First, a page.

“Joseph, a young man of seventeen, was tending the flocks with his brothers, the sons of Bilhah and the sons of Zilpah, his father’s wives, and he brought their father a bad report about them. Genesis 37:2
Robert Tate, 17 years old, wasn’t ever going to snitch—not even when it came to his own murder, according to the Chicago Police. This young man had been shot in the chest as someone approached him on a West Side sidewalk just 10 days ago. The first policeman on the scene seeing he probably wasn’t going to make it, asked him: “Do you know who shot you? “I know, Tate told him. “But I ain’t telling you (expletive)! He died on the sidewalk as paramedics tried to save him. (Chicago Sun Times, April 20, 2010)
This young man had been in and out of school, in and out of the Cook County Juvenile Detention Center, and as a teenager already had 14 arrests for drugs, weapons, and car theft. His motto, as is the motto of the gang members in his “hood is “snitches get stitches; apparently they also get killed even when they don’t snitch, while their committed silence paves the way to the ruin and demise of their “buddies. This attitude about snitching pervades the society up and down the socio-economic scale, especially among the younger generation; and it is a sacred “law with those who have little regard for the rule of Law. The young men who come to the PAYH are at first extremely committed to not snitching on any of their peers, even when such silence never leads in the long run to anything positive or beneficial for anyone. So why does “snitching have such a bad reputation with so many?
Even a teenager with Joseph’s integrity and mature godly character comes in for harsh treatment by modern Bible scholars, including evangelicals, for being a “bratty tattletale, as they call him. The action so often called snitching is so disliked and misunderstood that it is labeled with a word we think of in very derogatory terms. By the way, I believe their exegesis concerning Joseph is atrocious in this regard. This young man of 17 was loved by his father not so much because he was born to him and his beloved wife Rachel in his old age, but because Joseph was a son who behaved with “old age as a youth; that is, he was mature beyond his years. Such maturity showed itself in the way he honored his father with his obedience. When his father Jacob (Israel) foolishly placed him between a “rock and a hard place by sending him to bring back a report on his brothers’ behavior, what was Joseph supposed to do? Many have implied by their criticism of the young man that he should have lied and given his father a false report. In other words do not be a tattletale; at the very least “candy-coat the “truth.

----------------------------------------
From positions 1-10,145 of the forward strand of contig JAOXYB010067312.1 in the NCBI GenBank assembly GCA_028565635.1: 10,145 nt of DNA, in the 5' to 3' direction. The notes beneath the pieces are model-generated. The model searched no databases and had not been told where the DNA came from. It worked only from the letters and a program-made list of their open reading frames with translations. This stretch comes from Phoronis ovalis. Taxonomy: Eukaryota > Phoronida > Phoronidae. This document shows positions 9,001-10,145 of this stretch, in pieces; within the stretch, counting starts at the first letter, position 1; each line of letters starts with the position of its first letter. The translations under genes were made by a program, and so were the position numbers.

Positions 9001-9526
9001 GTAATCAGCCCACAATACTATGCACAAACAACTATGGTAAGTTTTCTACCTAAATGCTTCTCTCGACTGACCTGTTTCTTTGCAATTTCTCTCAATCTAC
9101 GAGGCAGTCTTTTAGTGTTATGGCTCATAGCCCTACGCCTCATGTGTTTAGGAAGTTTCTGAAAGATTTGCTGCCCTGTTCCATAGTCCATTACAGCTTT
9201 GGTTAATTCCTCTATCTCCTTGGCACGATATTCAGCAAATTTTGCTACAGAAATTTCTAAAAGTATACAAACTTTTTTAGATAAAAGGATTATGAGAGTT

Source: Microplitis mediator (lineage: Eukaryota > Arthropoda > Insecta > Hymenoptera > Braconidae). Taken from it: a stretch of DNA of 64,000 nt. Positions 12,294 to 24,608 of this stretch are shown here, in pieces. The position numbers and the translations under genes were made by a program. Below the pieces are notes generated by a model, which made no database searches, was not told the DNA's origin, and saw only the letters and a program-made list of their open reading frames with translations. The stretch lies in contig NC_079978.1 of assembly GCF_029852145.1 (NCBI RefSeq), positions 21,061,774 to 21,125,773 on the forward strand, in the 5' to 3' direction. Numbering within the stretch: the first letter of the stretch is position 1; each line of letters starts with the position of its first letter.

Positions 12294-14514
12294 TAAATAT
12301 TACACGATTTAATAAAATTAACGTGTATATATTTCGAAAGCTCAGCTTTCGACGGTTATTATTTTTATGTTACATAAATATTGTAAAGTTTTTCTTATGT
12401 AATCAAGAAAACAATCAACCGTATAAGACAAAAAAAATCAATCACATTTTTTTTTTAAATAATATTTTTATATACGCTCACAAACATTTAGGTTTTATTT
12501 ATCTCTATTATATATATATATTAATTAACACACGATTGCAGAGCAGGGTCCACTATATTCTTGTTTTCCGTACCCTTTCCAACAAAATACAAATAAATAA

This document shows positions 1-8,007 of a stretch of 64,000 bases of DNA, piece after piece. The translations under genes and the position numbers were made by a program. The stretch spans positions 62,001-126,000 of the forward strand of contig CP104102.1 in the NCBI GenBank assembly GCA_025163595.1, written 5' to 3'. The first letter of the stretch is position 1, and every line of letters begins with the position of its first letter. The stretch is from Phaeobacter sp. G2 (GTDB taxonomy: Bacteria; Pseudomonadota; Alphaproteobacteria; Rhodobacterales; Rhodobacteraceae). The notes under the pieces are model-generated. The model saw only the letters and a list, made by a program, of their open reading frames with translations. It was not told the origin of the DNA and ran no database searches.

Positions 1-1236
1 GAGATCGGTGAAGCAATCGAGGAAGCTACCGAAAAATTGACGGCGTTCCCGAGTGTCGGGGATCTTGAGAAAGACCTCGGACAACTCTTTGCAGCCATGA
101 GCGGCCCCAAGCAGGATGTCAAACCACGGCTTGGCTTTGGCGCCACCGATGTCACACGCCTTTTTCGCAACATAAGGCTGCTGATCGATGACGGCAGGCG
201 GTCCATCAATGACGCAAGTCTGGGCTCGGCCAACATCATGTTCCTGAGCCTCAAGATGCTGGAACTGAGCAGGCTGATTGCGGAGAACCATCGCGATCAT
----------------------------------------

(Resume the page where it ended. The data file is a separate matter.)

If you study the entire history of Joseph in Genesis 37-50 you will see that in the end it is well proven that all along it was Joseph who truly loved his brothers with his behavior and in his obedience to his father, Israel; but especially in his obedience to his Father, God. He believed his dreams to be the very word of God (which they were), and though his brothers and parents would find this word from God offensive to their ears (obviously because of their pride, seeing every word absolutely came to pass) he would not remain silent in revealing it out of obedience to his heavenly Father. Joseph is perhaps the most Christ-like figure in the Old Testament.
To snitch or not to snitch is never the question of importance. Loving God and loving our neighbor is! If we love the Lord we will hold fast to the truth while at the same time loving our neighbor as we would love ourselves. Both of those loves must always be in sync. If they are not, both are out of whack and not really love at all. We do NOT love our neighbor if we allow him in our unloving silence to continue down a path not for his good in the eyes of God. It always takes real courage to “Speak the truth in love directly to a brother or sister. (Ephesians 4:15) But it is what real love is all about.
“Let thy love my heart inflame; Keep thy fear before my sight; Be thy praise my highest aim; Be thy smile my chief delight, Be thy smile my chief delight.
(Verse 2 of Ralph Wardlaw’s hymn, “Christ of All My Hopes The Ground, 1817)
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